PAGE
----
Harris’ hitting benefitting from less pressure

Published 1:03 pm Sunday, May 14, 2017

This time last year, Washington was en route to its best playoff run in program history. The Lady Pack, after decimating First Flight in the first round, had just beaten Currituck County, 5-3, in the second round.

The run kept going. East Duplin and No. 1 seed Jordan-Matthews both stood up to the Lady Pack, and both fell. It lasted until a stout Granville Central club derailed Washington in the 2-A eastern-regional championship.

Hailey Harris was at the helm. Seniors Chrissy and Style McKissick led the Lady Pack offense. Harris’ .328 batting average contributed plenty, too, but she also spearheaded the defense. She started all but one game that season. She won 18 of her 26 starts, boasting a 2.10 earned-runs average, 227 strikeouts and seven shutouts.

Now a senior, Harris has taken on a completely different role with the ball club that hopes to add on to last year’s historic run. The addition of freshman phenom Abbigail Tucker has taken off much of the pitching pressure. Tucker has started 13 of 22 games this season, including both of Washington’s playoff games thus far. Tucker has a 1.70 ERA, 130 strikeouts and five shutouts.

Harris has been able to focus more on her batting as a result, and those results have been staggering. She’s nearly doubled her batting average to .642 through 22 games. She has 30 runs and 32 RBI.

“Hailey realizes we’ve got two pitchers,” coach Doug Whitehead said. “The pressure is not all on her this year. To be honest, she’s one heck of a hitter. She’s a great hitter. She’s batting (around) .650 and she’s just killing the ball. It must look like it’s a watermelon coming in on her.”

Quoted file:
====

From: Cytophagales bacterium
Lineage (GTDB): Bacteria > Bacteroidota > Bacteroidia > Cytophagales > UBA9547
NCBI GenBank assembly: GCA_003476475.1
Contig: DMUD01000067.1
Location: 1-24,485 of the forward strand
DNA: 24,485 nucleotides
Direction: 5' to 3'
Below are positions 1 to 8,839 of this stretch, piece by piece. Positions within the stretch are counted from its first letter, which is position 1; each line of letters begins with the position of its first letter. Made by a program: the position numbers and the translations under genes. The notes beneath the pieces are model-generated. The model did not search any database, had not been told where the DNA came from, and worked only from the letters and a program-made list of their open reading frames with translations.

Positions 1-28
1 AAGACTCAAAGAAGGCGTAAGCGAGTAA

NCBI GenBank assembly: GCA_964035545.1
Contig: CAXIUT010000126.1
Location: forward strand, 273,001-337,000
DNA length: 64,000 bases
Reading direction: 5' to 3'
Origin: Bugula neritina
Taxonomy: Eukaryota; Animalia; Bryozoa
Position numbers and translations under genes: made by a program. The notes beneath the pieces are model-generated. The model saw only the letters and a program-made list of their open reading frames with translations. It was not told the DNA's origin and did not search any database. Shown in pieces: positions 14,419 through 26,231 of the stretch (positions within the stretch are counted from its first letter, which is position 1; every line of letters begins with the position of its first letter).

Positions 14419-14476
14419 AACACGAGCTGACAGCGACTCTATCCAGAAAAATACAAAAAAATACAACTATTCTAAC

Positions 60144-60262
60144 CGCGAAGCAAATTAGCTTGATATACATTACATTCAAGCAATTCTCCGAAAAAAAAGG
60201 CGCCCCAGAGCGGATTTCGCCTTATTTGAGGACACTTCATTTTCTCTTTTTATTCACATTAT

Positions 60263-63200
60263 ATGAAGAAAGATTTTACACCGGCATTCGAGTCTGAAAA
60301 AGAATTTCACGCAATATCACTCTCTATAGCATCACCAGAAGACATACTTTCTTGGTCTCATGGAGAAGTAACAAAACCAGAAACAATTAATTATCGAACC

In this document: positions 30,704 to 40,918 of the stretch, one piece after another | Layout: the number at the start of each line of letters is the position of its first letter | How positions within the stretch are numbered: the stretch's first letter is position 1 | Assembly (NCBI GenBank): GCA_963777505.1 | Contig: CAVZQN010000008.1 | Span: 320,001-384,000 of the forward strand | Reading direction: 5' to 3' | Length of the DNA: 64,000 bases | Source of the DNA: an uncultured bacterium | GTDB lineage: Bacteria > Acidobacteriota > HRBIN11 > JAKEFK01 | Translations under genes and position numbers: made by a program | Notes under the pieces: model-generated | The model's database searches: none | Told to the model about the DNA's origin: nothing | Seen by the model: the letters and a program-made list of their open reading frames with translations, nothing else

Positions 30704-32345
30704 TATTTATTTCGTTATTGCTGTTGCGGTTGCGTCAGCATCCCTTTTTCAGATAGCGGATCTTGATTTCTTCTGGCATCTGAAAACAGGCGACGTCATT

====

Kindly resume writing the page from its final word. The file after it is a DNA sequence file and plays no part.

Harris added, “I have more time to focus on different things that make me a better player. … I haven’t really changed anything about my hitting this year. I’ve just worked harder. I don’t really know what the difference is. I’m just getting it more this year than I was last year.”

Harris is still contributing plenty on defense, too. Her versatility lets her play just about anywhere in the infield or outfield.

“We’ve got to have it. All it takes is a little twist of an ankle or something,” Whitehead said. “We’ve got a bunch of girls that can play all different positions. It’s good flexibility. These girls are used to playing with each other. We’ve got nine seniors that have played since they were about 9 years old.”

The role change can be an adjustment — both physically and mentally — but Harris has taken it in stride. As a leader on the team, she’s willing to do whatever it takes to win like anyone else is. Mentally, though, concentrating more on offense has paid dividends.

“She doesn’t have the pressure of having to come back and pitch,” Whitehead said. “It’s a good relief to have because she can concentrate more on hitting than she did last year.”

Harris is far from the only offensive asset Washington has. Jordan Pierce (.493), Mary B. Dixon (.483), Meghan Horton (.424) and Meghan Moore (.403) are all hitting at an impressive clip.

The Lady Pack hits the road for Eastern Randolph on Tuesday.